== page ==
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Movie Reviews

The Venture Bros.: Radiant is the Blood of the Baboon Heart Review

A little less than three years after Adult Swim canceled animated series The Venture Bros., co-Creators Chris McCulloch (a.k.a. Jackson Publick) and Eric “Doc” Hammer return with “The Venture Bros.: Radiant is the Blood of the Baboon Heart,” a movie that serves as the series finale.

The movie picks up after the events of Season 7, when Hank Venture (McCulloch) emerged from a coma and left to find himself, having previously caught his girlfriend in bed with his brother, Dean (Michael Sinterniklaas). Meanwhile, The Monarch (also McCulloch) discovered he is related to Dr. Thaddeus “Rusty” Venture (James Urbaniak), rendering their villain/hero rivalry kaput due to the rules of the Guild of Calamitous Intent, which controls all villain/hero “arching.” 

In the new film, Hank—frequently seeking advice from the many personas he’s created over the years—is hoping to find his birth mother and get all his questions answered, including the main one: Who is Hank Venture? Hank still feels humiliated by Dean’s betrayal. Dean, for his part, is unwilling to let Hank go, and works with the Venture family bodyguard, Brock Samson (Patrick Warburton), to find him. Their father, Rusty, is busy obsessively trying to bring a new, problem-riddled invention to market to save his company, while the Monarch’s wife, Dr. Mrs. The Monarch (Hammer), works to keep the Guild functioning and find out just how her husband is related to Rusty.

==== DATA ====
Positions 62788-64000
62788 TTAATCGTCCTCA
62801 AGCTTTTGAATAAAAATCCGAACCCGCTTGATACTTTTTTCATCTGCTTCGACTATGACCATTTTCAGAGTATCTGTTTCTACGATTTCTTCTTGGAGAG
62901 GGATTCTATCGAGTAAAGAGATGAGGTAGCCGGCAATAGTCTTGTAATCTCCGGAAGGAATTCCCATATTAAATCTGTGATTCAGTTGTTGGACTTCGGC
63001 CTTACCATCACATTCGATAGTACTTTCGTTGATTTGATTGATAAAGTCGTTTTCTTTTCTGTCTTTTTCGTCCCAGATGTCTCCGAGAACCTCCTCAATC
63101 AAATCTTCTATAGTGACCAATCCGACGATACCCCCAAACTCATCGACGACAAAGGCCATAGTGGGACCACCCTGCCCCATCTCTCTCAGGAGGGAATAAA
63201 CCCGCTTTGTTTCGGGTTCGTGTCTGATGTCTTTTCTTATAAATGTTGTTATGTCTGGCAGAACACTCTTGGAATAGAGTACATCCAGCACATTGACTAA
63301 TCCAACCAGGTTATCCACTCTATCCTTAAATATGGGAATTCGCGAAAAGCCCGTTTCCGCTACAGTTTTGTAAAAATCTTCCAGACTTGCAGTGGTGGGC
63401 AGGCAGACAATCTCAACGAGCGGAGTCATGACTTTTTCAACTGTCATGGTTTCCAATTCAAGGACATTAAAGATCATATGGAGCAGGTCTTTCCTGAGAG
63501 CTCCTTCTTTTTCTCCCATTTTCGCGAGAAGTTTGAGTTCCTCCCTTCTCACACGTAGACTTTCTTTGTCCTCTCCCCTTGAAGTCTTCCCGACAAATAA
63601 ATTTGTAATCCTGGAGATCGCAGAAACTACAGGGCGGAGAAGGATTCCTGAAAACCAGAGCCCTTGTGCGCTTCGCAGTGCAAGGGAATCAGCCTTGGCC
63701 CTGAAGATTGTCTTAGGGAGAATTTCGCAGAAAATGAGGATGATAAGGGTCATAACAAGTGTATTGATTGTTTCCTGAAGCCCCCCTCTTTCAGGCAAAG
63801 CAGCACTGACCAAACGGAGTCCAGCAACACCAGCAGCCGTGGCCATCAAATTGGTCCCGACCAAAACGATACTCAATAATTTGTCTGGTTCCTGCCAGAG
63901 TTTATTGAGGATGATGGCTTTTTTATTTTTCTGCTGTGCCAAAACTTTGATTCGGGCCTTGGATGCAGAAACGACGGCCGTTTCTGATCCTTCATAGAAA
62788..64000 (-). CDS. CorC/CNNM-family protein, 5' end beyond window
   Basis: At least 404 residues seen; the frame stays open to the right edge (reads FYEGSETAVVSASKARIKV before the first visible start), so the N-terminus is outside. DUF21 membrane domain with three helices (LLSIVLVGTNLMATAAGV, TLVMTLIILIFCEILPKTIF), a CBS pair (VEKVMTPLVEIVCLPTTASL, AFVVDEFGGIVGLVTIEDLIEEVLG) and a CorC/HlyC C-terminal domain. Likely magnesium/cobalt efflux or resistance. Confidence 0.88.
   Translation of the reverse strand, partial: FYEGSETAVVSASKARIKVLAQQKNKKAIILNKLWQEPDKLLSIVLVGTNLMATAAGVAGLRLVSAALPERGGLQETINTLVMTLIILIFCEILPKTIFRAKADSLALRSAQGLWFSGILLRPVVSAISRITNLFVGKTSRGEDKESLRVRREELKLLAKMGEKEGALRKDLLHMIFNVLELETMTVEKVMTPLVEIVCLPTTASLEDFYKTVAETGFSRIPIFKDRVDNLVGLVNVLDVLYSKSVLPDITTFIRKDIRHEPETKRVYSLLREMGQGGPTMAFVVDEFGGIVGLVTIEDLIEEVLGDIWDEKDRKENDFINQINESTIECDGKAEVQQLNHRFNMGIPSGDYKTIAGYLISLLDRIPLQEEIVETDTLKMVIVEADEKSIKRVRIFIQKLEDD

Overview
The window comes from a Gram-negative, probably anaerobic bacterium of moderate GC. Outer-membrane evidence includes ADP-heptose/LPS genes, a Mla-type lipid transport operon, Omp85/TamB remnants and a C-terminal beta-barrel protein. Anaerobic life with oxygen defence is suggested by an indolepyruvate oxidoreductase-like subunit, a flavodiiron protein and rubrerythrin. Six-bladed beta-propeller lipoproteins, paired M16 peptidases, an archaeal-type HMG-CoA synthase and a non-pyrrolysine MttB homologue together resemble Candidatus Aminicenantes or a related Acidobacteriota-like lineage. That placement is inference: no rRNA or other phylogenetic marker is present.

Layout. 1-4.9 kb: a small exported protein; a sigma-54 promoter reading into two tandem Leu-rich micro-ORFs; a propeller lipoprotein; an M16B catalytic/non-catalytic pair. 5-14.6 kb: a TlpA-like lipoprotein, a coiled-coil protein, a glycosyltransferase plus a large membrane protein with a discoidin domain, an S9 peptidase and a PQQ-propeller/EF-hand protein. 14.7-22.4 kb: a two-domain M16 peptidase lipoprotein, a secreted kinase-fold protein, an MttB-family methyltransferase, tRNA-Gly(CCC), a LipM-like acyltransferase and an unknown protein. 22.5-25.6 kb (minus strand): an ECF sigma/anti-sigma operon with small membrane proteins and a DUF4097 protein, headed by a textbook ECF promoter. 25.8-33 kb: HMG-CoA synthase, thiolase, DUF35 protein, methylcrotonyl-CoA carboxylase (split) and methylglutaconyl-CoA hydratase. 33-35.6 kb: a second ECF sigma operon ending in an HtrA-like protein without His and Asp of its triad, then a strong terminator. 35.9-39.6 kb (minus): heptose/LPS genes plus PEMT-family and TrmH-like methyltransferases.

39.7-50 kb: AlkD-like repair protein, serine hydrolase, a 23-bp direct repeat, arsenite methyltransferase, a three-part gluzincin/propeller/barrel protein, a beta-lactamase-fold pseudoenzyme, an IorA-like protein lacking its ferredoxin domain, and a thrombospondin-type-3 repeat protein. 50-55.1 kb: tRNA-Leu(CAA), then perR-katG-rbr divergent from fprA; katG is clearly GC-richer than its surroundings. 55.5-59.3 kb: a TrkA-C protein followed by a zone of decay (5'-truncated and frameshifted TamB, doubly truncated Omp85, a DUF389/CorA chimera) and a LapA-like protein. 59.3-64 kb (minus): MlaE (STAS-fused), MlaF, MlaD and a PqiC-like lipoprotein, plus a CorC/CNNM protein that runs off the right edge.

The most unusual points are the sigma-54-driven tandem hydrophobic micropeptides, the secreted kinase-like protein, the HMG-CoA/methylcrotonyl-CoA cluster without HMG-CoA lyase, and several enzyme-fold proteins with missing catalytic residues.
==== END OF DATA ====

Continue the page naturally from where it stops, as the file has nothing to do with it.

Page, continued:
Into the mayhem comes a new villain, Mantilla (Nina Ariadna), head of A.R.C.H. and ex-girlfriend of The Monarch. Mantilla has her own motives for drawing The Monarch to her company, but her unsanctioned “arching” is also causing the Guild considerable consternation. As in a regular season of the series, all these competing motivations will collide in spectacular—and hilarious—fashion.

The animation is crisp and colorful, and the satire is as sharp as ever, along with some wonderful foreshadowing. Writers Publick and Hammer never shortchange their characters or their audience, and the references to other media continue to delight, including very funny jokes at the expense of the Marvel Cinematic Universe and “Batman Forever.” The film’s short runtime (83 minutes) also means a lot of characters fans have grown to love don’t get a lot of screen-time, but having them show up, however briefly, is still a treat. 

The voice work is excellent, especially the main cast. Standouts from the guest stars include Jay Pharoah as Nuno Blood and Ariadna as Mantilla. Clancy Brown in particular shines as Red Death/Daisy. Something about that deadpan coming out of such a fearsome-looking creature tickles me every time. 

It’s also clear that a lot of love went into “The Venture Bros.: Radiant is the Blood of the Baboon Heart.” The result is a fantastic and satisfying conclusion to several of the threads woven throughout the show’s seven seasons. The answers fans have been wanting all get answered—well, mostly—in enjoyably surprising ways.

The Blu-Ray contains three fun extras: commentary on the film by Publick and Hammer; Publick and Hammer answering fan questions; and a featurette with John Hodgman, “Hodgman and Friends” (hint: the friends are Publick and Hammer). A poster is also included. 

“The Venture Bros.: Radiant is the Blood of the Baboon Heart” is available for purchase digitally and on Blu-Ray. The entire series is also available digitally and on DVD.

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